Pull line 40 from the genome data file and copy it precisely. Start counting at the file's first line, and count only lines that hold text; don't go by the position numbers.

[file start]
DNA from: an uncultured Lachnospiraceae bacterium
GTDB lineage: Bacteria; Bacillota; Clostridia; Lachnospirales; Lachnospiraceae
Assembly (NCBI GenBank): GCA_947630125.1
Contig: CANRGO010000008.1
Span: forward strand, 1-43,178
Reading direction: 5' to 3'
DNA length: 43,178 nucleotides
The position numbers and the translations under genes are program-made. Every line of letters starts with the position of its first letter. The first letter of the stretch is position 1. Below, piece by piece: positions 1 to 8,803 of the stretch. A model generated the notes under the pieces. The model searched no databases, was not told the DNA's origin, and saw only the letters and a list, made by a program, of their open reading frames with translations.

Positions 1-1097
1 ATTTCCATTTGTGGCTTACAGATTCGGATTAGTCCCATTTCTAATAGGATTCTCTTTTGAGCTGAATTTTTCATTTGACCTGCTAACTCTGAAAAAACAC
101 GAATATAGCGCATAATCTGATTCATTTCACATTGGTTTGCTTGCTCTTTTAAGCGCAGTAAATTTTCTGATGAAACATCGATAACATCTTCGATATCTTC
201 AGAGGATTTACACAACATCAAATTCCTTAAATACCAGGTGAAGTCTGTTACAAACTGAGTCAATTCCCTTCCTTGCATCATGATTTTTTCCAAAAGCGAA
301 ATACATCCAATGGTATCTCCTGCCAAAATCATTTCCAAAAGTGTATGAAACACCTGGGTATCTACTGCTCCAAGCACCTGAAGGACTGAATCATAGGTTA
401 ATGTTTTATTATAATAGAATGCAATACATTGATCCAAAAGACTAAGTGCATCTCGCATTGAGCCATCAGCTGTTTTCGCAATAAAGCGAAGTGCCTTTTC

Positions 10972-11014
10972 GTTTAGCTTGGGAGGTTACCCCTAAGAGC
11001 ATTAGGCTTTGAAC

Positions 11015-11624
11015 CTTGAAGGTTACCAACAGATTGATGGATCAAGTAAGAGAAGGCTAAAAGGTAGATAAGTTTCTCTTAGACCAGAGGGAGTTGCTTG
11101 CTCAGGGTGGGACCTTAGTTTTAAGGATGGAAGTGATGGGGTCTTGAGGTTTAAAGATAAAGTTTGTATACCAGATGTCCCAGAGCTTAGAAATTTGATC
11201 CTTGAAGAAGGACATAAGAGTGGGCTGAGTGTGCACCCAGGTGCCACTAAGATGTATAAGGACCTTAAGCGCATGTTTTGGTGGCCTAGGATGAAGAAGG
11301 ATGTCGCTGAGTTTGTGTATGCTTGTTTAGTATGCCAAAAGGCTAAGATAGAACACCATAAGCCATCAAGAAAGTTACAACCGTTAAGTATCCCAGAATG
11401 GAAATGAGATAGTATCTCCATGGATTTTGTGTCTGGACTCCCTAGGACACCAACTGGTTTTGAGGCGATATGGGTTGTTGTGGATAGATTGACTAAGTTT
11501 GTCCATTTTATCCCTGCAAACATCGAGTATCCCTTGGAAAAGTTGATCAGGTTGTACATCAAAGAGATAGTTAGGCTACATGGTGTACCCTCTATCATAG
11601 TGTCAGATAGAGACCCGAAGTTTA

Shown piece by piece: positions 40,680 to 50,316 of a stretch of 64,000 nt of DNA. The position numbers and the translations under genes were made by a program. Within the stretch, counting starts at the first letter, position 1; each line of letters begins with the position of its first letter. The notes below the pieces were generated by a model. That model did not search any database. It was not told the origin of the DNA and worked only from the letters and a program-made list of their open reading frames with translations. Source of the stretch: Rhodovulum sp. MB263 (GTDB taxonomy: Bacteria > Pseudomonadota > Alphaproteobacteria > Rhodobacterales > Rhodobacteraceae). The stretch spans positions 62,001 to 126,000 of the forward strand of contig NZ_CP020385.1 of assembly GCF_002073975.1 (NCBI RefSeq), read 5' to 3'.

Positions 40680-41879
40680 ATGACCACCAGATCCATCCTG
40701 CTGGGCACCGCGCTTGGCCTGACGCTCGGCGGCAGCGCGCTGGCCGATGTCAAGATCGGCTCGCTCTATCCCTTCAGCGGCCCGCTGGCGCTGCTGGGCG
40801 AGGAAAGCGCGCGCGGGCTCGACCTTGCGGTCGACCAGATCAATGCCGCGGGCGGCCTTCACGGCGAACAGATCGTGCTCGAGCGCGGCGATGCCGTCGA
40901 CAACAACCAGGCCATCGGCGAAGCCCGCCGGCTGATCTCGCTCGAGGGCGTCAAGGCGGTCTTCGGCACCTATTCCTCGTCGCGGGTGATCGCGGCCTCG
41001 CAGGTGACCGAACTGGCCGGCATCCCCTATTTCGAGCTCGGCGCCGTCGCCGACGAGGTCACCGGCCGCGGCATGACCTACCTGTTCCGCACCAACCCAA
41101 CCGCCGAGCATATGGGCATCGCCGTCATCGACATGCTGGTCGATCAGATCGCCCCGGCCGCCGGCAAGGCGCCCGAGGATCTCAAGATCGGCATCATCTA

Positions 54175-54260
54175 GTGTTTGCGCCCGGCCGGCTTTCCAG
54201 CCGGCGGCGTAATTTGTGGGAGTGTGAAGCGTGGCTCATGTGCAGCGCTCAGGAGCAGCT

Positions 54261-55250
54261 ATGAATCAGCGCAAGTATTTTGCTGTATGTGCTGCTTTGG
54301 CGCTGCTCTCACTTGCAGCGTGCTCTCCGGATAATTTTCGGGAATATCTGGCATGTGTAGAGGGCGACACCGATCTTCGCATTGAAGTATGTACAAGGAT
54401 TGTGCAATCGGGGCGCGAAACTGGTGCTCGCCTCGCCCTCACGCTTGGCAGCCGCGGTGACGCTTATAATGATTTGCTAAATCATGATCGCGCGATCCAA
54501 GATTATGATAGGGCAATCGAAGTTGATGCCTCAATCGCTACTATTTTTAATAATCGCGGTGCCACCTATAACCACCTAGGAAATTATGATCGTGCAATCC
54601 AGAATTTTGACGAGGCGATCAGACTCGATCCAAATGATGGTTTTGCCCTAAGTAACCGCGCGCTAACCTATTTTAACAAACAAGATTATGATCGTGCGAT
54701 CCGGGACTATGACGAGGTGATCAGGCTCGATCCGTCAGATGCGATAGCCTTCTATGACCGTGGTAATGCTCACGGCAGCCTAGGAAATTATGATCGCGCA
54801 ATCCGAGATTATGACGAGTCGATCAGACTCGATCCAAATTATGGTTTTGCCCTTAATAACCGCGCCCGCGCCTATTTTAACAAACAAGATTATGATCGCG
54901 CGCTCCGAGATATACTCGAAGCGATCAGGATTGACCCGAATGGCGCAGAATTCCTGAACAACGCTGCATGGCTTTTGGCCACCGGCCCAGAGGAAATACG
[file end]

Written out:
54401 TGTGCAATCGGGGCGCGAAACTGGTGCTCGCCTCGCCCTCACGCTTGGCAGCCGCGGTGACGCTTATAATGATTTGCTAAATCATGATCGCGCGATCCAA